Important Differences Between Hiring Contractors Versus Employees
Businesses often have a multitude of different staffing needs. Therefore, United States employment laws allow companies to employ two different classifications of workers: regular employees and independent contractors. Although the two forms of workers may perform similar kinds of labor, there are key differences between the two classifications.
Important Differences Between Contractors and Employees
The Small Business Administration provides certain guidelines for helping businesses understand the difference between independent contractors and employees.
Companies may occasionally refer to independent contractors as “1099s,” because their earnings are reported using the Internal Revenue Service (IRS) form 1099. In general, workers are independent contractors if they:
- Operate under business or DBA names
- Advertise their services or products
- Send invoices when work is completed
- Use their own tools and materials, and generally set their own work hours
- Can work for more than one client
- Generally do not have to follow orders or instructions given by the employer
- Provide occasional or one-time services
Conversely, the law defines “employees” as individuals who:
- Work and perform duties under the supervision or control of a business
- Receive training, tools and materials for performing their job
- Work solely for the employer
- Provide ongoing services
The key benefit of having an independent contractor is that he or she is often much cheaper for businesses to hire for a particular task or project. However, the law makes it very clear that companies must not abuse the employer-contractor relationship by asking a contractor to perform the duties of a regular employee.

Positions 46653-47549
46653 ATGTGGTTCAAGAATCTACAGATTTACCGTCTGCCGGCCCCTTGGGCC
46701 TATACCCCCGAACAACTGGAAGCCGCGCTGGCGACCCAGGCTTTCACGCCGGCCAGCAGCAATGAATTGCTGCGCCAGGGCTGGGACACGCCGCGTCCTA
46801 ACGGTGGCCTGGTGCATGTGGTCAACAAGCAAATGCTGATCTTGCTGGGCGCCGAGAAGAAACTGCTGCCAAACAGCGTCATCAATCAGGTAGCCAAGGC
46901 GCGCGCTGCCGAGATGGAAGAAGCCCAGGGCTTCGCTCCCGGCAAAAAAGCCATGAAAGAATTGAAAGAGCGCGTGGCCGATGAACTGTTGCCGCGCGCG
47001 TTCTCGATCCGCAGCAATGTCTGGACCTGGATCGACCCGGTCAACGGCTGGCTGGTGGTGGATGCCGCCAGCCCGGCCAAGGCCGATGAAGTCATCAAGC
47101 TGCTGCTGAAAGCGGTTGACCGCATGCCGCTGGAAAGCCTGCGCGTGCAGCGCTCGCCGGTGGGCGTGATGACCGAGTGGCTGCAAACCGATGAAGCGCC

Legal Penalties for Businesses Not Following Employment Laws
If an individual does the work of a regular employee but receives classification as an independent contractor, the penalties can be severe and extremely costly for the company. The law may force a business that is guilty of abusing these business laws to pay:
- Wages that should have been paid, including minimum wage and overtime claims
- Any federal and state income taxes that would have been paid if the worker was classified as an employee
- Workers’ compensation benefits, if necessary
- All insurance and retirement benefits per company policy
When making a decision regarding an employee’s classification, it is essential that you review the situation carefully to avoid putting your business at risk of penalties. You may consider having a qualified business lawyer review the situation before the hiring takes place.
Do You Need the Assistance of a Business Lawyer in Chicago?
Our Hoffman Estates lawyers represent businesses throughout the greater Chicago area. If you have questions about finding a hiring solution that fits your business, contact our office by calling 847-310-0025.